In the case of ambulance services, the limitation of liability provision is not applicable to ambulance services partially denied because the trip exceeded covered limits, the statutory vehicle and crew requirements were not met or the patient's condition did not contraindicate use of another method of transportation. Such denials are based on Section 1861(s)(7) of the Social Security Act and not Section 1862(a)(1)(A). Therefore, these denials do not require an Advance Beneficiary Notice of Noncoverage (ABN). For services that require an ABN, see the "Ambulance Advance Beneficiary Notice of Noncoverage (ABN) Requirements" section in this manual. ICD-9-CM Codes That Support Medical Necessity TrailBlazer has a Local Coverage Determination (LCD) policy in effect for ambulance services. This involves covered conditions based on two tables: Table 1 covers the trip to the medical site; Table 2 covers the return trip from the medical site. To view these conditions, refer to the "Ambulance Services (Ground Ambulance)" LCD at: http://www.trailblazerhealth.com/Tools/LCDs.aspx Medical necessity and coverage of ambulance services are not based solely on the presence of a specific diagnosis. Medicare payment for ambulance transportation may be made only for those patients whose conditions at the time of transport are such that ambulance transportation is necessary. For example: It is insufficient that a patient merely has a diagnosis such as pneumonia, stroke or fracture to justify ambulance transportation. In each of those instances, the condition of the patient must be such that transportation by any other means is medically contraindicated. In the case of ambulance transportation, the condition necessitating transportation is often that an accident or injury has occurred giving rise to a clinical suspicion that a specific condition exists (for instance, fractures may be strongly suspected based on clinical examination and history of a specific injury). It is the provider's responsibility to supply the contractor with information describing the condition of the patient that necessitated ambulance transportation. Medicare recognizes limitations of usual ambulance personnel for establishing a diagnosis and recognizes, therefore, that diagnosis coding of a patient's condition using ICD-9-CM when reporting ambulance services may be less specific than for services reported by other professional providers. Also, selected ICD-9-CM diagnosis codes from the CMS Condition Code list are included with instructions to use them in a manner that is contrary to usual ICD-9-CM coding conventions.

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46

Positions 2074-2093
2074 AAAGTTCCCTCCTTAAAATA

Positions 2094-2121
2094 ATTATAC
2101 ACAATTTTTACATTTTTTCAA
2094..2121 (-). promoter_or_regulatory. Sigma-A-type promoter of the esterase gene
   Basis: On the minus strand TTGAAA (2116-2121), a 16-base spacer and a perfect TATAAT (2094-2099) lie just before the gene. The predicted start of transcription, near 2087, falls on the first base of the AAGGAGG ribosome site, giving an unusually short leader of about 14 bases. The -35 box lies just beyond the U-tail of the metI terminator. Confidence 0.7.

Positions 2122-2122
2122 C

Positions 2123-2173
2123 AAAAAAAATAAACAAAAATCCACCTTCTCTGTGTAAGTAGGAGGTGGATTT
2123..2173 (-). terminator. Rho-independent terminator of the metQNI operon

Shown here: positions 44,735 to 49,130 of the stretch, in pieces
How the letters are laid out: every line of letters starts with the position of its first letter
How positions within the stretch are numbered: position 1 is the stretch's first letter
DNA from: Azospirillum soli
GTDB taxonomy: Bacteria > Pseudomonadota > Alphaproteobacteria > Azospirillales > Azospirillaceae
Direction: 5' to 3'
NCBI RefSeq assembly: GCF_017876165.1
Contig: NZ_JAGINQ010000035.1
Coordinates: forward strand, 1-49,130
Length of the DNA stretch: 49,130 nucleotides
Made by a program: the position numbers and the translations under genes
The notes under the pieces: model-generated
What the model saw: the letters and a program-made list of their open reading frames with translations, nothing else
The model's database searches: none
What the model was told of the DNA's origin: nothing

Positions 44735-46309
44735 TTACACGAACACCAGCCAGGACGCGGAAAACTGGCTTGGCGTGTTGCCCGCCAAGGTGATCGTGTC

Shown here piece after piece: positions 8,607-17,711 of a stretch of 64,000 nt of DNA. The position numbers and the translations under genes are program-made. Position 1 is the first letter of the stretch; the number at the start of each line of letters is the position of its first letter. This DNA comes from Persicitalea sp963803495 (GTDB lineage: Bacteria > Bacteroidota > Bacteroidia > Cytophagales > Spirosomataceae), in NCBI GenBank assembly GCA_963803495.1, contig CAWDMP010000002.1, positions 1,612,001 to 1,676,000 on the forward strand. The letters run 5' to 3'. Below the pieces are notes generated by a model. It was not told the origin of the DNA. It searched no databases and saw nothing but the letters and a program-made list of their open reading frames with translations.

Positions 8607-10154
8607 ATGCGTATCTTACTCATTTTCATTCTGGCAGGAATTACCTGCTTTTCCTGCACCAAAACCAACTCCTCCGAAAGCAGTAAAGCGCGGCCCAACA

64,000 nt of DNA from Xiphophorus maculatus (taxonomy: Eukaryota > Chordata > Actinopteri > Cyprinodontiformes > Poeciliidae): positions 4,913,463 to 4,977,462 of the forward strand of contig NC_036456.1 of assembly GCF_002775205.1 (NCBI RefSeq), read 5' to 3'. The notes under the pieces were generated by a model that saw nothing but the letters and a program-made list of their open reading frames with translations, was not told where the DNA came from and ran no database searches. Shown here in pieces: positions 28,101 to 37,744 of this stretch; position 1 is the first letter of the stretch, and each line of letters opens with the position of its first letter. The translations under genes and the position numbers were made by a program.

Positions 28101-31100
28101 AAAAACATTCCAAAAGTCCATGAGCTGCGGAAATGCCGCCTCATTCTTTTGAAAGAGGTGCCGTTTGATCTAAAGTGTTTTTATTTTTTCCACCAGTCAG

Medical Necessity

MEDICARE PART A AND B

Ambulance

Providers who submit ICD-9-CM diagnosis codes should choose the code that best describes the patient's condition at the time of transport. As a reminder to providers of ambulance services, "rule out" or "suspected" diagnoses should not be reported using specific ICD-9-CM codes. In such instances where a diagnosis is not confirmed, it is more correct to use a symptom, finding or injury code. Reporting ambulance services using a code from the two lists certifies to Medicare that the ambulance provider believes the code description reasonably reflects the condition of the patient at the time of transport and that the patient's condition was consistent with the requirements of the Medicare ambulance transportation benefit. TrailBlazer recognizes that ambulance suppliers are currently not required to submit ICD-9-CM codes on their claims if filing on a 1500 claim form or utilizing an electronic version other than the 5010 version of the 837P, though their doing so facilitates timely claim adjudication. The CPT/HCPCS codes included in the LCD will be subjected to "procedure to diagnosis" editing. The two lists include only those diagnoses for which the identified CPT/HCPCS procedures are covered. If a claim contains one or more ICD-9-CM diagnoses but a covered diagnosis code is not on the claim, the edit will automatically deny the service as not medically necessary. Claims without an ICD-9-CM diagnosis code are adjudicated manually utilizing the information contained in the claim's narrative field and/or medical records (the trip report and any other records supplied to Medicare by the provider upon our request). Ambulance suppliers utilizing the 5010 version of the 837P are required to submit ICD9-CM diagnosis codes. Refer to the "Claim Form" section in this manual for more information on submitting ICD-9-CM diagnoses.